Rachel’s class began the 6th grade Connected Mathematics Project curriculum with a focus upon factors, multiples, primes and squares. Our investigations include much work around analyzing patterns and documenting thinking as well as writing neatly and accurately. Our 6th grade academic lab work has focused upon the work of Jo Boaler and YouCubed: Week of Inspirational Math. Students have watched videos about how the brain works and what helps us learn math (crossing over from Left to Right hemispheres as well as drawing models). Academic Lab students have a chance to ask questions about homework and then we work on challenge problems to work on mathematical grit and persistence.
Diane’s and Lynn’s classes got together during our first week of math for a fun, collaborative activity called the Great Marshmallow Challenge. Students practiced problem-solving, engaged in teamwork, and got to know one another as mathematicians. We have now settled into our respective groups, but we expect to come together periodically throughout the year for special projects. Formal lessons are underway, using the 5th Grade EngageNY curriculum (Eureka Math). We are now delving into place value, decimal and fraction equivalents, multiplying and dividing by powers of ten, and rounding. A consistent theme of this class is to explain mathematical processes (both pictorially and in words) rather than resorting to “tricks” or “short-cuts” that sidestep the underlying mathematical concepts. You may notice that your child is drawing place value charts, tape diagrams, and vertical number lines to aid them in supporting their thinking. We are already halfway through our first module of study, which means students will take the corresponding Mod-Module Assessment next week. Have your student show you how we use Google Classroom and Infinite Campus (IC)—two online tools that help them stay on top of their work.
Social Studies - Explorations and Revolutions:
Our Social Studies class this year is affectionately called “Explorations and Revolutions”. So far we have looked at what it means to be an explorer of the our local environment, the world, history, science and technology. We have also been reviewing and enhancing our map reading skills, bringing to the forefront of geographic knowledge of physical features, latitude and longitude. We have been making connections between our studies of ancient civilization last year and moving forward into previewing our focus areas of study this year using a variety of timeline activities. Next week, we’ll be moving into our study of Africa during the 1400s - including Ghana and Great Zimbabwe.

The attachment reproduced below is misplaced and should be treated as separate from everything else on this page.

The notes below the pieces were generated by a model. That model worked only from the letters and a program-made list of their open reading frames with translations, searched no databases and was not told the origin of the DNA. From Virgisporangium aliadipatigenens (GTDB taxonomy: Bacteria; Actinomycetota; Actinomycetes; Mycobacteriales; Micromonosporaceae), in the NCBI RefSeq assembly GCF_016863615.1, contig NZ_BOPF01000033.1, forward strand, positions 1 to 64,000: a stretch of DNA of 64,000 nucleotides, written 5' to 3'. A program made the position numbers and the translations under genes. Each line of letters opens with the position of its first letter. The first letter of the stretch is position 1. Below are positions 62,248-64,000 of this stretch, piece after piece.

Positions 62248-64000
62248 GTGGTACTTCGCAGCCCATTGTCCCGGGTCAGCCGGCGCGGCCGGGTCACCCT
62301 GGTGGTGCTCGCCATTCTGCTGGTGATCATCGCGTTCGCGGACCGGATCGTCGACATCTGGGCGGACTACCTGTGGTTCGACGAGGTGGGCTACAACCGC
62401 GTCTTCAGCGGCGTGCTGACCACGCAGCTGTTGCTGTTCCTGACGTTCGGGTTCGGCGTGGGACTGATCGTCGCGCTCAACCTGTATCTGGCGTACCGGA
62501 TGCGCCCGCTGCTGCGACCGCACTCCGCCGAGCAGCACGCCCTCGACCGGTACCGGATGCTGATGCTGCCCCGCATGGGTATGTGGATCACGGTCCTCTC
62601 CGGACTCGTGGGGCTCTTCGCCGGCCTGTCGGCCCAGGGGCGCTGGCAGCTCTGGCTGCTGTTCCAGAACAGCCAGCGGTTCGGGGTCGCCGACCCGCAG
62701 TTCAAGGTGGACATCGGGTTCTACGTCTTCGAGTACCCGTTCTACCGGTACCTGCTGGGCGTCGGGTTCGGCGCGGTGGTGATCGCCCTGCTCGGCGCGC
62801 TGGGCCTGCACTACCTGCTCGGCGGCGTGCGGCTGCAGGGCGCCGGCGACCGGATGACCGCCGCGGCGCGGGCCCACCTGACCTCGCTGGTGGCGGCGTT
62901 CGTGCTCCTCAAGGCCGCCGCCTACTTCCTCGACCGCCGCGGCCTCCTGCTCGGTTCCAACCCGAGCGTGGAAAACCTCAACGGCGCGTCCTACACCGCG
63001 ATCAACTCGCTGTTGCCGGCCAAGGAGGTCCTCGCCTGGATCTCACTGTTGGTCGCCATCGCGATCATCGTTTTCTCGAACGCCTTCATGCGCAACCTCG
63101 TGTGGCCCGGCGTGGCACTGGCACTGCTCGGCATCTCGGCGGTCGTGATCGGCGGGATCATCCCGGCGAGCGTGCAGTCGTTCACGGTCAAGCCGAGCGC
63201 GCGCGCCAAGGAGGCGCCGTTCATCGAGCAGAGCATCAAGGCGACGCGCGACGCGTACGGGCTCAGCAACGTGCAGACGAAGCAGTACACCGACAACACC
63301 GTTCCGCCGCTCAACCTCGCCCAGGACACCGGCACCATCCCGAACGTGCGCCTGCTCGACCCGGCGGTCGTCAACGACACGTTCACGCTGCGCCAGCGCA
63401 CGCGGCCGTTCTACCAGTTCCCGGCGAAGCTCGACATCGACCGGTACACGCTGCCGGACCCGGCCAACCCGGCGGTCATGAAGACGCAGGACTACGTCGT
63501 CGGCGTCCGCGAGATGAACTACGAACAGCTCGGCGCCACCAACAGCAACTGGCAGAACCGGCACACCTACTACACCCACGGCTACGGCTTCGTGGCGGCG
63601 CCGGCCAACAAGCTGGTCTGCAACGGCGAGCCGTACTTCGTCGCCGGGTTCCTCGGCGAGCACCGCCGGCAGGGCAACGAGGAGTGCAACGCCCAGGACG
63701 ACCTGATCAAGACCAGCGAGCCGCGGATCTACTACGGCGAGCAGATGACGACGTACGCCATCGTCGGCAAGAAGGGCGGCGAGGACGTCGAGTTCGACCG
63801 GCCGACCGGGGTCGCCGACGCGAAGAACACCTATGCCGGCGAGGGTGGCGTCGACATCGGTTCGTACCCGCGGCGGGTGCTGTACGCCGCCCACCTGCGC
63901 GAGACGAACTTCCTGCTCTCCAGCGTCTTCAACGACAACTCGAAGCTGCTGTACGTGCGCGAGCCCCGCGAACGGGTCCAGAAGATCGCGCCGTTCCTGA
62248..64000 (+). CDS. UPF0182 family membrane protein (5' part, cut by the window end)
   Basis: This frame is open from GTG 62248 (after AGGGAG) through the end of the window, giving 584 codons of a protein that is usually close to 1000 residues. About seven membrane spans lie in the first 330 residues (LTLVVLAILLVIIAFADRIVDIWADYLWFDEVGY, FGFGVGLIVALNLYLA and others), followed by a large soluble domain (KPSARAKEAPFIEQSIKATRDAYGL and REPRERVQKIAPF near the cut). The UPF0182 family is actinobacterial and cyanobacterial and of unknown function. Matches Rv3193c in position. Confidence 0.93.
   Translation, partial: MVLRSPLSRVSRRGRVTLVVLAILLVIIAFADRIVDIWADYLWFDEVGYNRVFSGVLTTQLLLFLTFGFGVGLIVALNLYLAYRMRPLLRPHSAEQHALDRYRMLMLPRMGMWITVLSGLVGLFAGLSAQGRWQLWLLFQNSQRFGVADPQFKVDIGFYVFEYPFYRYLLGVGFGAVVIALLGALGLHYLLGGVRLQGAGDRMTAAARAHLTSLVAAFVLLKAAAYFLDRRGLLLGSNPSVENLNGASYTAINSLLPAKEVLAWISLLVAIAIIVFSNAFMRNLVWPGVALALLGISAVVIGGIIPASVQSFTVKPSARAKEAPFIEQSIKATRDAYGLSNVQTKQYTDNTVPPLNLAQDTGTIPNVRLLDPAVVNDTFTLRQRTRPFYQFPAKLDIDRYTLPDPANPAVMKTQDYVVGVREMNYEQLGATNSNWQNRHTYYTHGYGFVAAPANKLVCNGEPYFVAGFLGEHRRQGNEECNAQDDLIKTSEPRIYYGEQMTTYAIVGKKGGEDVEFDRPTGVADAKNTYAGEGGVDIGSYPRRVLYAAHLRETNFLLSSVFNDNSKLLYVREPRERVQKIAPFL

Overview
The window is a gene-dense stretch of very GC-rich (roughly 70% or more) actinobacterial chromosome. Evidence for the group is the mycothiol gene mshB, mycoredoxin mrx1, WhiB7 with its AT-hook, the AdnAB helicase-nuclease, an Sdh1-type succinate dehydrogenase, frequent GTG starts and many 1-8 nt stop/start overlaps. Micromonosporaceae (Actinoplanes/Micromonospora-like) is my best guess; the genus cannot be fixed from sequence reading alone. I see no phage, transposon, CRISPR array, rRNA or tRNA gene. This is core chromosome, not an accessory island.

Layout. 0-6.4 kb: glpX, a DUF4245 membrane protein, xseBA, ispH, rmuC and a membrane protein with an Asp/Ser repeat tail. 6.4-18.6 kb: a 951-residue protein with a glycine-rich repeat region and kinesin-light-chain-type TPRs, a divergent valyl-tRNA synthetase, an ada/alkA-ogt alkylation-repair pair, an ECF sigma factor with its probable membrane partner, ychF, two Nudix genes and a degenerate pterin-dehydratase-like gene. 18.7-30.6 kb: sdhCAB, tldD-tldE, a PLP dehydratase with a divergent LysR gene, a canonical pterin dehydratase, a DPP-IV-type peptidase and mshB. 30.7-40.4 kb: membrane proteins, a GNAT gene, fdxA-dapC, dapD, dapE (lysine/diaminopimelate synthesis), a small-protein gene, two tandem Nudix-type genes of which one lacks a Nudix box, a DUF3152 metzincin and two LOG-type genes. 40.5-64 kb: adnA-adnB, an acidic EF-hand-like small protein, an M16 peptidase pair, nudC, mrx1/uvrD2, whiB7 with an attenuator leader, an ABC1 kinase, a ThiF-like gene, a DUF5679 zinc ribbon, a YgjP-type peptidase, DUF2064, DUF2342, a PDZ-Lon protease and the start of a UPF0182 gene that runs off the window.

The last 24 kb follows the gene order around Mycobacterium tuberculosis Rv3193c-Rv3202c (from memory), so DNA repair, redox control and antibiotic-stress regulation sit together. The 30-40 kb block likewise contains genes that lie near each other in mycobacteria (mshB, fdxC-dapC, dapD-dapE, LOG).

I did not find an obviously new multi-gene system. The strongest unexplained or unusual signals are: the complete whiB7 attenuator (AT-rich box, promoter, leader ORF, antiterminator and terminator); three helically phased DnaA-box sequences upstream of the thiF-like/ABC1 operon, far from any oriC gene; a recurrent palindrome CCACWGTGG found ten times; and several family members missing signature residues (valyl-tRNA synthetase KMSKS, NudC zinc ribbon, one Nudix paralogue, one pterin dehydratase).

Earth Systems Science:
We’ve set up interactive science notebooks to record ideas, information, and to house labs and activities from the classroom. Students practiced using their interactive science notebooks to reflect on their experience using teamwork and scientific thinking to rescue a gummy worm. We launched our learning about Earth’s Spheres with a Digital Breakout that required critical thinking and reading skills. In addition to the Digital Breakout, students have enjoyed a variety of experiences as we’ve continued to study Earth’s Systems and how the four major spheres of the earth are interconnected. Students made connections between Outdoor Ed and the Earth’s Spheres by representing examples of interactions between the Earth’s Spheres at 100 Elk. We visited a local site—our pond —to observe and document connections between the four spheres. Students wrote poetry using observations from the pond and their preexisting knowledge of the Earth’s Spheres. All of the 5/6 students have been posting their science work to Seesaw, so make sure to check out all they have done so far.
In Lynn’s 1A class, continue our review of Conversación Básico (basic conversation), greetings and goodbyes, helpful phases, classroom terms, and the alfabeto español. Students will continue weekly quizzes. These quizzes will help us determine our level of mastery before we move onto our next topics. In the coming week, students will have their first written examen. If your students in Spanish 1A are not singing songs at home yet, please ask them to teach you something. They have quite a dynamic and varied repertoire at this point. Have your student show you how we use Google Classroom and Infinite Campus (IC) - two online tools to help them stay on top of their work.